Guess who: Storage chip maker [blank] can't wait for all-storage-chip data centers

It's Intel, we're talking about Intel

+Comment Intel is pushing the idea of an all-flash data center so it can make up for slowing processor revenue growth by selling 3D NAND and XPoint chips and SSDs.

Here is a re-envisaged copy of a slide Jerry Xu, Intel's general manager for NVM (non-volatile memory) solutions in China, showed at the Huawei Storage Summit in Shenzhen, Nov 3.

Intel_storage_hierarchy_today

It shows the storage and memory hierarchy in use today in data centers which have adopted SSDs. This is a quite straightforward graphic with DRAM (memory) for the hot data, warm data in PCIe NAND SSDs, and cold data stored on cheap and slow SATA disk drives. Some call this scheme flash and trash storage.

There is a third storage tier for even colder data (frozen?), which is an archive using either SATA disk drives or old-school tape media.

We see that DRAM has a 10GB/sec bandwidth and about a 100 nanosecond latency. PCIe SSDs have around a 3.2GB/sec bandwidth and a latency under 100 microseconds, many times slower than DRAM.

The poor sluggish SATA disks run at 6Gbit/s, meaning about 540MB/sec (so slow) and have a near 50 millisecond latency; glacial compared to PCIe NAND.

After Jerry Xu strode through slides extolling NVMe PCIe SSDs, 3D NAND, and then 3D XPoint, he showed a Storage Hierarchy Tomorrow slide which heralds an all-solid-state future, apart from one option in the archive space:

INtel_Huawei_source_slide

Jerry Xu's presentation slide captured on iPhone. We tidied it up.

This source slide is hard to read, so we tidied it up by making our own copy:

Intel_storage_hierarchy_tomorrow

Jerry Xu's source slide re-envisaged

We have the same 3-layer pyramid with hot, warm, and cold layers, but the four data tiers have all moved up one layer so that DRAM is now above the pyramid, with the same bandwidth and latency characteristics as before. Below that, things are different and the media in the layers is generally much faster.

Hot data lives firstly in 3D XPoint DIMMs with nanosecond-class latency, about 250ns, and a 6GB/sec bandwidth. Slightly less hot data resides in NVMe 3D XPoint SSDs, which have a much longer latency of about 10 microseconds, a tenth of the access latency of PCIe SSDs in the Storage and Memory Hierarchy Today slide above. But they can store more data than the socket and physical size-limited XPoint DIMMs.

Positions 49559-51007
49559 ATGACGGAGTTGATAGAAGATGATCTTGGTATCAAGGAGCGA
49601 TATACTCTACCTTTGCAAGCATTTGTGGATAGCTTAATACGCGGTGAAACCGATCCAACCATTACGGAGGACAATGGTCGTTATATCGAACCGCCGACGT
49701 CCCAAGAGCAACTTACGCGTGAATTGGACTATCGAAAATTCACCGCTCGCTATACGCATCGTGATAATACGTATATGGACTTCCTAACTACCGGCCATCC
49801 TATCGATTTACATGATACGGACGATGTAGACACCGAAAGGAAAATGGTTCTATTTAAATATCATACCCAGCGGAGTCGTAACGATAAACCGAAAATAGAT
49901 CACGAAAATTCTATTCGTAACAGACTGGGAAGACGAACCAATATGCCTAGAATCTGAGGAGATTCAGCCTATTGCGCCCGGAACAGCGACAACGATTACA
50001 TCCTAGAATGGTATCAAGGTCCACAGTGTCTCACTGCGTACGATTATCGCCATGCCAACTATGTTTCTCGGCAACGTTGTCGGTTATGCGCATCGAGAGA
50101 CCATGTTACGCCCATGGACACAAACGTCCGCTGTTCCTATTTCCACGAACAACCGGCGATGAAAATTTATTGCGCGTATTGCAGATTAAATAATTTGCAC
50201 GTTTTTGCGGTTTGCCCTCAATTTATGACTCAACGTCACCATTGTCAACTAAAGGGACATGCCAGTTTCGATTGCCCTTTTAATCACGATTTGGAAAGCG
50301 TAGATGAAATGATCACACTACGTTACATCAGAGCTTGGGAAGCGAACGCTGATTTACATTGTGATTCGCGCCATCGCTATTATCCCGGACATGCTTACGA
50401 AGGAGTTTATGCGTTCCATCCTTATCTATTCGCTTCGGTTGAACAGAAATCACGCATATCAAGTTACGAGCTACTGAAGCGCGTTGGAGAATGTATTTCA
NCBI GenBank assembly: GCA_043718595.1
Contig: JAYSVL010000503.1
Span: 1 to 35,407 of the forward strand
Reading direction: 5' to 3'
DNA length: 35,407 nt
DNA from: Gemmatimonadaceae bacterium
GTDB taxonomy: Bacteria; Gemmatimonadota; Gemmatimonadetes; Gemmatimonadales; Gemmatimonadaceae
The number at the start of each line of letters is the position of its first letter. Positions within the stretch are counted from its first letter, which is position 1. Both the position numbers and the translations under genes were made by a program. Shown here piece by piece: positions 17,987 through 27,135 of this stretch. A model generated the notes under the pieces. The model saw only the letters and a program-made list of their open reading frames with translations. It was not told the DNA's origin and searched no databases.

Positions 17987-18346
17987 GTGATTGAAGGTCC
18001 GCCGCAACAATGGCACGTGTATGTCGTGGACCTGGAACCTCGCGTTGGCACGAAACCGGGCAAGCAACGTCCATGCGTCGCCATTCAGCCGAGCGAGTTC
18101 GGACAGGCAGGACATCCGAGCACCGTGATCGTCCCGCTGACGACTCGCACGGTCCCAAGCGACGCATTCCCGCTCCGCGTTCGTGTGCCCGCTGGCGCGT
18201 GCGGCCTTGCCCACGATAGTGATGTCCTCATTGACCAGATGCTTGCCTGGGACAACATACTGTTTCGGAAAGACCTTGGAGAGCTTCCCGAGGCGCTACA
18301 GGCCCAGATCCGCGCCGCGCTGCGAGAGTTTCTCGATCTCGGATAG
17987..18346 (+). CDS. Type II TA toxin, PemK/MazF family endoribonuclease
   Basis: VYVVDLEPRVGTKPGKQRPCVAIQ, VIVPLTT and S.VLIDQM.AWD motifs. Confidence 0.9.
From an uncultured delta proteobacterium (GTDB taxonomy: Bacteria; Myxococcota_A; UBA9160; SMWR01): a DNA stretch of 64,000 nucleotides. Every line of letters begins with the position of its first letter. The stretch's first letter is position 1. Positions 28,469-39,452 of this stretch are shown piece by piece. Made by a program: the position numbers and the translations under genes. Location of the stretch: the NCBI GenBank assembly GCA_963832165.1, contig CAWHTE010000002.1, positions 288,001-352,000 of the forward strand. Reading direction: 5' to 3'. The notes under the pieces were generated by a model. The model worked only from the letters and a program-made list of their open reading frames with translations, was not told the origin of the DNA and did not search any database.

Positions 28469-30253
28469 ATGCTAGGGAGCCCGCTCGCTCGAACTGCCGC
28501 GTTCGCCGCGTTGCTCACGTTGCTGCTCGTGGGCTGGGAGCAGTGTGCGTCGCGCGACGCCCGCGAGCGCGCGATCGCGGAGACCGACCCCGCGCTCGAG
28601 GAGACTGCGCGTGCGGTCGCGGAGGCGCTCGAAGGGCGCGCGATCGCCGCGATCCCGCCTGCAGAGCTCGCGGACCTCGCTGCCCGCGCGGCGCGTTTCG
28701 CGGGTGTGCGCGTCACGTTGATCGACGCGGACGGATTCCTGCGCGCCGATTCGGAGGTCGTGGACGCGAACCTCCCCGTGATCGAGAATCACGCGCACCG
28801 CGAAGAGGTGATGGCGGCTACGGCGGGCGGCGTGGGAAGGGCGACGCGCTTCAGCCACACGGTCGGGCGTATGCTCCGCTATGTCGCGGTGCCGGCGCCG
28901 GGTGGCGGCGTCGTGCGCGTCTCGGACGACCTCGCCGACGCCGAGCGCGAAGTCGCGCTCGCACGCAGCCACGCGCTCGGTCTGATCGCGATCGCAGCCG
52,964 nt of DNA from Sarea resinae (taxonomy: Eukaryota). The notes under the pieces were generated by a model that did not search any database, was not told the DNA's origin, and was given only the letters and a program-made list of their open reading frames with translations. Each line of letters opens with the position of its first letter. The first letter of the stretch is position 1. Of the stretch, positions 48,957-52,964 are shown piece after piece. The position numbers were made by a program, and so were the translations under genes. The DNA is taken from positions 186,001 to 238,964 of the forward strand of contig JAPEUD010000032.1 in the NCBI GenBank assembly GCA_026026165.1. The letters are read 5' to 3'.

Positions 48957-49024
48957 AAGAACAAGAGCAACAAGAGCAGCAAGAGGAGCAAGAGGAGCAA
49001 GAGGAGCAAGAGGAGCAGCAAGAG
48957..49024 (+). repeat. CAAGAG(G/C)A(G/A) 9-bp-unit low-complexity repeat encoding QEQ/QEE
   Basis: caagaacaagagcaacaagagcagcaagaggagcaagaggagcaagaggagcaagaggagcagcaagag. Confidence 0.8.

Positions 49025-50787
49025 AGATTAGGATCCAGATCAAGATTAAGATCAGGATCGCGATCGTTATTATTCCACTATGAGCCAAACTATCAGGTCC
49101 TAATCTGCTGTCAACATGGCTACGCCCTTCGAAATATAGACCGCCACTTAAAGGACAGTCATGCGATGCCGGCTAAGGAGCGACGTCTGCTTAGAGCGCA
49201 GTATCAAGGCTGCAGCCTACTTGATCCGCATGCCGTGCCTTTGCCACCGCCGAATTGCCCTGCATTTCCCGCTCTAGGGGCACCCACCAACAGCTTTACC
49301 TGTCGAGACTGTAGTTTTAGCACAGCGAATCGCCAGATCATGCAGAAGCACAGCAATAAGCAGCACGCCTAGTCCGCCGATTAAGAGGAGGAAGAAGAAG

Warm data moves to NVMe 3D NAND SSDs. These have a PCIe 3.0 x2 link running at around 3.2GB/sec with latency approaching 100 microseconds. Thus it's pretty much the same as the warm data scheme used today, with the proviso that 3 NAND should provide higher capacity at a lower cost/GB than today's 2D or single-layer planar flash.

The cold tier is split in two like the hot tier. First are NVMe 3D NAND SSDs, and below them are SATA or SAS disk drives for customers who don't want to pay a flash premium when archiving data. The SATA speed is 6Gbit/s again and minutes can be taken moving a disk from offline to on-line.

There is no longer any tape in this tier.

The Intel slide has a set of use cases for each layer, with low-cost archive being for the cold data layer. In the warm tier we see Big Data analytics, an active-active object store, and Swift, Lambeth, HDFS, and Ceph. Specifically we have 3D NAND SSDs being used for Big Data and object storage, which some people might call a stretch.

The hot data use cases are Server-side and/or AFA, business processing, high-performance and in-memory processing, Analytics, Scientific, Cloud, Web, Search, and Graph.

Comment

Xu was looking for collaboration opportunities with Huawei; he was open about this, and it seems to us El Reg storage disk denizens, that Intel is making a play for the server and storage array media market with flash booting out disk, except for the cheapest and deepest archives needing SATA disk drives.

If this reading of the situation by Intel is correct, then a good supply of 3D NAND and 3D XPoint chips and SSDs will be needed as well as significant amounts of XPoint DIMMs. That thought would help explain its go-it-alone China chip fab adventure.

As the server processor market gets saturated and the PC market looks less and less likely to come back, and, additionally, the tablet market declines, then Intel, with a currently server/PC/notebook processor-dominated revenue stream, has the prospect of growth stalling, if not decline setting in.

By shipping 3D NAND and 3D XPoint chips and components, then Intel could add storage-class memory and more NAND items to its product group and restore growth to hungry Chipzilla. For Intel the all-solid state data center is thereby a necessity and not a marketeer's wet dream*. ®

* And Violin Memory's evangelism of its all-flash data center idea becomes less extreme.

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